ABOUT THIS BOOK
Covering the eleventh through
sixteenth centuries, these essays suggest that influence and power may
have paradoxically been available to women despite, and sometimes precisely
because of, their subordinate position in society. Striking for its range
of scholarship, this collection explores the power and independence, relationships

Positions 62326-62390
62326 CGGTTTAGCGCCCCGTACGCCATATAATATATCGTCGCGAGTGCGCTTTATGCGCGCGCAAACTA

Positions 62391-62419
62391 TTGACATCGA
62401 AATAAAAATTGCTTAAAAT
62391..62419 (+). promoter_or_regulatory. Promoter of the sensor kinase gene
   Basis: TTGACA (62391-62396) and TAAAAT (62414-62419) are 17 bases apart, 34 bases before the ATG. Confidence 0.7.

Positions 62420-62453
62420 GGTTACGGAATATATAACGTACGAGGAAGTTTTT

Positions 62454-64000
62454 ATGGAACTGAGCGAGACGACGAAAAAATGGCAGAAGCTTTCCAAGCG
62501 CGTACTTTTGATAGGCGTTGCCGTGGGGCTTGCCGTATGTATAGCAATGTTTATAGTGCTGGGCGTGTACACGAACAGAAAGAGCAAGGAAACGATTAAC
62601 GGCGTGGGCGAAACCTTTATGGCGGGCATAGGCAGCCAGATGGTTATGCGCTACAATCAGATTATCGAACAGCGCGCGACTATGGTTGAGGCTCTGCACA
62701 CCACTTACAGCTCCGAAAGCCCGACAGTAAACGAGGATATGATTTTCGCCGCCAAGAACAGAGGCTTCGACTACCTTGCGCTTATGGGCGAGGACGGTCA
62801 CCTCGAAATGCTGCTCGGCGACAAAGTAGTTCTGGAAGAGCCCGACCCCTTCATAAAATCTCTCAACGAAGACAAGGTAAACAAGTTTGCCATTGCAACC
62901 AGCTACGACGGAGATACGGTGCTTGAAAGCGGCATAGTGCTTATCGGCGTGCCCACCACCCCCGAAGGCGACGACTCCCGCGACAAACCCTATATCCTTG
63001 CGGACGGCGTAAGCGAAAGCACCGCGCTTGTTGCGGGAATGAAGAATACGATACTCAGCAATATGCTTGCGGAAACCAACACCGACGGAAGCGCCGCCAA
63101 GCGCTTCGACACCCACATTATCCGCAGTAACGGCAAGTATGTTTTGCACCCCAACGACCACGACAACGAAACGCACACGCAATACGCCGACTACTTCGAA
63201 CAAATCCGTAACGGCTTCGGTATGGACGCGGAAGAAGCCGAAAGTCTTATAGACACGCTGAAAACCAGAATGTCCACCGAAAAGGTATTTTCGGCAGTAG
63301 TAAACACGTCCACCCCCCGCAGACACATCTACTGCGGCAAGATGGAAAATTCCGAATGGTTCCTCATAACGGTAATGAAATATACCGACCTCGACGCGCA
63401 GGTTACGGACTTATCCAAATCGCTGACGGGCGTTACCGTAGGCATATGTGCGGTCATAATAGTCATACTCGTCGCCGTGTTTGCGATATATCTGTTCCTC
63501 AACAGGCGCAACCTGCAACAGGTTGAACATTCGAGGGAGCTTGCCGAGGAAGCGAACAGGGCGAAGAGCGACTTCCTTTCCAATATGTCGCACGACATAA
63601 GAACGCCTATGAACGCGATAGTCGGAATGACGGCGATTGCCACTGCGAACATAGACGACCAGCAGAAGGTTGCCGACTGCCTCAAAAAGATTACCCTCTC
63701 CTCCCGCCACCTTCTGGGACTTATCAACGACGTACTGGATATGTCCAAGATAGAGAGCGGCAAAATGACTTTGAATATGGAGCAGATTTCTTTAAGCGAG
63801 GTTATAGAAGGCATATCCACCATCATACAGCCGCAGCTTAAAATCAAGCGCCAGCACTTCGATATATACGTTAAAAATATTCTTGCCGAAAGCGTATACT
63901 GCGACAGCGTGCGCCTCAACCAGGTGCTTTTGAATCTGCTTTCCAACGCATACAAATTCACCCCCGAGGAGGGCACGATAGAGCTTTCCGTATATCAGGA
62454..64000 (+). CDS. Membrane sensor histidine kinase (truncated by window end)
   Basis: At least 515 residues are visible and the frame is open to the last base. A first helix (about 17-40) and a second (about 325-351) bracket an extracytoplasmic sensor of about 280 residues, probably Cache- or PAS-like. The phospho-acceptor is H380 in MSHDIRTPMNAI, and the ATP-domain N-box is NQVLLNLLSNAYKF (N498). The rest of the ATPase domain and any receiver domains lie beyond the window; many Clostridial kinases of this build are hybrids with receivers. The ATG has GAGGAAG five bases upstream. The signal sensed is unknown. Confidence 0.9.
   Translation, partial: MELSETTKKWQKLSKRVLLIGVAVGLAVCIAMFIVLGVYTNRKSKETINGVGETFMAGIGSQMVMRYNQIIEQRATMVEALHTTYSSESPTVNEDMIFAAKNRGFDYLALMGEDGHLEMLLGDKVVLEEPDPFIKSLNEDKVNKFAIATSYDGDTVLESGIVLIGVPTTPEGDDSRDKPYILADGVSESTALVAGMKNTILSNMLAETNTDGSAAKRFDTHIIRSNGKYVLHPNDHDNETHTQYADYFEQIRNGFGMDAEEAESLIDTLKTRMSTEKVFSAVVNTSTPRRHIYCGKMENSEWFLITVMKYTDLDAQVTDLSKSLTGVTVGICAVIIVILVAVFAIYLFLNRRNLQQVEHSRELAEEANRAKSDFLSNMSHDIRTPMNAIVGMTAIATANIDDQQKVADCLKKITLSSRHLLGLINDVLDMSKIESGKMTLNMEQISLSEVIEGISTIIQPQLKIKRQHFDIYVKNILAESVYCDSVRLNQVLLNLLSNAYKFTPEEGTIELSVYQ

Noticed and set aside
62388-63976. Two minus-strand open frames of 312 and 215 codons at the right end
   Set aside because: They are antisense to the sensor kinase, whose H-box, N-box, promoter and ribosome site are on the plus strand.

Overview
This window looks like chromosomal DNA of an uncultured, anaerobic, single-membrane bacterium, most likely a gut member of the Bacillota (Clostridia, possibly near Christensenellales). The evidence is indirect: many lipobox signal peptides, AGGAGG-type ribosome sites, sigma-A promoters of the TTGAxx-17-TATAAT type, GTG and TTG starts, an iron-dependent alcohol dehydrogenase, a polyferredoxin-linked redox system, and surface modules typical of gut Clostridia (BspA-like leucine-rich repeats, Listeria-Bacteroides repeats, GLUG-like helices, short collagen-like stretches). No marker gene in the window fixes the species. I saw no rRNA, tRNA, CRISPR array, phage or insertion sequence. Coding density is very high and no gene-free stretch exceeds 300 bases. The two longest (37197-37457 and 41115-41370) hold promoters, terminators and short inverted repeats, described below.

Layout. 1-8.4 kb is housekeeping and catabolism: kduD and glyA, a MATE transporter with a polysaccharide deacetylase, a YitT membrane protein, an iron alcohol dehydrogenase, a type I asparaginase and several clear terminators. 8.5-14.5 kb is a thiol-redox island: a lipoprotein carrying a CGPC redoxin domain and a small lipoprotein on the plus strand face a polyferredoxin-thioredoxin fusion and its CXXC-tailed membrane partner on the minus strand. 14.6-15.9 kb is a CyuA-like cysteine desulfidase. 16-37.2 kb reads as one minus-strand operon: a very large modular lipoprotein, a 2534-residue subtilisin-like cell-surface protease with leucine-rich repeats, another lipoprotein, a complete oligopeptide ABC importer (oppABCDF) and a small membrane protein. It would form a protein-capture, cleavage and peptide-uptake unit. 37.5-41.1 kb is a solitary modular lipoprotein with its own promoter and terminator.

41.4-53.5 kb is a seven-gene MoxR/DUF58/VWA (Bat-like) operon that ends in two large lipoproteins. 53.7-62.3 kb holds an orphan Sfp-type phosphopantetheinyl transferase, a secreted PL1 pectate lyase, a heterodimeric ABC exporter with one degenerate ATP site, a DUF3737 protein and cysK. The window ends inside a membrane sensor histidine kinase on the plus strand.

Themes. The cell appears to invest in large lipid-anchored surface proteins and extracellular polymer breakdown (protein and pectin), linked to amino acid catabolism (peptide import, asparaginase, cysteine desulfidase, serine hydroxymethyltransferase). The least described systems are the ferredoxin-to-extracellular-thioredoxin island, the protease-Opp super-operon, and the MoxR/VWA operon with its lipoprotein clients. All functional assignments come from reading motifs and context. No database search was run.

and influence of medieval queens, holy women, mothers, widows, Jewish
conversas, and others. Latin and Anglo-Norman hagiography, confessors'
manuals, coronation rituals, responsa literature, and legal theory
"An intriguing exploration
of a basic paradox of medieval society, and an excellent blend of theory
and gender studies with detailed work relevant for social and political
history." -- Joel Rosenthal, author of Patriarchy and Families
of Privilege in Fifteenth-Century England
is a lecturer in history at the University of Otago, Dunedin, New Zealand.